- Use caching. Google advises using caching on your website to save on loading times. You’d better follow that advice.
- Consider CDN. These networks deliver page elements much faster, improving the overall loading speed of the website.
Do Mobile Keyword Research
Google shows desktop and mobile results in different ways. And often SERPs (Search Engine Results Pages) for mobile show a different picture. On mobile people may type their keywords into the search field or use Voice Search. You should do keyword research for mobile with all these peculiarities in mind.
People often search on mobile using questions. You can check for those questions in two ways:
- Use Google search for the keyword that fits your page or content. Then scroll to the bottom of the page and check out the “Related searches” section for more keyword ideas.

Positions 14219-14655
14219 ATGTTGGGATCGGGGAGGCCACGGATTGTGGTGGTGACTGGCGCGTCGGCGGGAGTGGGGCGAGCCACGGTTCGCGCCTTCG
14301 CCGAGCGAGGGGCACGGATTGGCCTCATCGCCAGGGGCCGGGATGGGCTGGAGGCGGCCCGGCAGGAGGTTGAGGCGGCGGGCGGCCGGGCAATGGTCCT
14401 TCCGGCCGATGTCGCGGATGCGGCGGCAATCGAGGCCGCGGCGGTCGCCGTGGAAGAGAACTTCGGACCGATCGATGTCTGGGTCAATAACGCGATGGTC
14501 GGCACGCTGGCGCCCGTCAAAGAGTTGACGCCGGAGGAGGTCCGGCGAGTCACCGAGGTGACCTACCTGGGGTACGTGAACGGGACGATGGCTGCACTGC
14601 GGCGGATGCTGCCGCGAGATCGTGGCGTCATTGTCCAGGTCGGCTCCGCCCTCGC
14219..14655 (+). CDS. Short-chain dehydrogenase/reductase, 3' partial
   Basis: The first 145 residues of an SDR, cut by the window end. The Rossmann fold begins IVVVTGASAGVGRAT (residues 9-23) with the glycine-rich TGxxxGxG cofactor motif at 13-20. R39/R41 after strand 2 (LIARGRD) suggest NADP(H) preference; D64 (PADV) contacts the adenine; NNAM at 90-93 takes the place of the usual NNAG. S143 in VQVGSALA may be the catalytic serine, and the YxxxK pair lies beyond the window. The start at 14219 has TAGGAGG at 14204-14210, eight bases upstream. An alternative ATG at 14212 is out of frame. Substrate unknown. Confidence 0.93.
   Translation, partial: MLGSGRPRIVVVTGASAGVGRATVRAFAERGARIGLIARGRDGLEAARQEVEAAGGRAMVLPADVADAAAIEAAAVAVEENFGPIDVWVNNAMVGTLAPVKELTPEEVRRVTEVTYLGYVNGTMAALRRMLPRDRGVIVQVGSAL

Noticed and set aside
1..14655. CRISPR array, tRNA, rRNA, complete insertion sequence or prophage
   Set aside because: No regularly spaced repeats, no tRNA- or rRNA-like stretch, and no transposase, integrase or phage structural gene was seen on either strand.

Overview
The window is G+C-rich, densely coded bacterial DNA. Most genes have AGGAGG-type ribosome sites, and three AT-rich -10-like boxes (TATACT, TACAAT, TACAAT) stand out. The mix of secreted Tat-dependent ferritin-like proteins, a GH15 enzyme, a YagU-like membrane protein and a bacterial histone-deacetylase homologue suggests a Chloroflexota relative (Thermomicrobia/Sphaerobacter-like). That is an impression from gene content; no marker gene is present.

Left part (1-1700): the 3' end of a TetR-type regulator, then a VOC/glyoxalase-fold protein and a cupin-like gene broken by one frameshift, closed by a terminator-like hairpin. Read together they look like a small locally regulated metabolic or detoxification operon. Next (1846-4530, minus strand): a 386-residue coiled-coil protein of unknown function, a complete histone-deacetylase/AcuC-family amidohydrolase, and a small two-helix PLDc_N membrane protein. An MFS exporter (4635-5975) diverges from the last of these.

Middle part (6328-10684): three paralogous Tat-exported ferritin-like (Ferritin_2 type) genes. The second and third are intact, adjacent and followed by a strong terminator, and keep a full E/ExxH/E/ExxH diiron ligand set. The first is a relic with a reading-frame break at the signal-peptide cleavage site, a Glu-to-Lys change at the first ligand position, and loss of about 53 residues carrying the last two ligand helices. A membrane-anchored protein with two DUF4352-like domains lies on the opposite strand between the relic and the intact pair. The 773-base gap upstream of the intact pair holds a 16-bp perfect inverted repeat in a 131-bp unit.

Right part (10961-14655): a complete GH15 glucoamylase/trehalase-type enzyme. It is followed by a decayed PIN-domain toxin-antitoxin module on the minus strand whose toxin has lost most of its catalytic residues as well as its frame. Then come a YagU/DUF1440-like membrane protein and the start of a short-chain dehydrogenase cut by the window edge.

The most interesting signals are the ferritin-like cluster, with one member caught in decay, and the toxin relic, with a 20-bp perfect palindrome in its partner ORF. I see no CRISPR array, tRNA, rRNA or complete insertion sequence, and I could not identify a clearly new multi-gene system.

- Use Google’s Keyword Planner for more keyword ideas. You can also use a “Questions” tab in Ahrefs and see what people ask when they are searching for related topics.
Whatever method you choose, remember that your goal is to keep the searcher’s’ intent in mind. Target the keywords users are searching for when surfing the web.
Pay Attention to Your Content
Content is what mobile users are looking for. They don’t care about the gimmicks you use to decorate the desktop version of you website. They want to get the answer to their question, and they want it now.
Focus on the readability of your fonts. A small font size is the worst choice for mobile screens. A larger font size is also a no-no, because it takes up too much space and clutters the above the fold area. It’s better to use sans-serif fonts with a good amount of kerning between the letters and space between the lines.
Make your header images smaller to put essential info above the fold. Again, mobile users need information, not the decorations. So cut the imagery a bit in favor of giving your visitors the information they’re looking for.
You should optimize your media content for mobile viewing and listening. Use HTML5 videos and forget about Flash. Optimize your videos for touch (big buttons, full-screen playback, streaming preferences).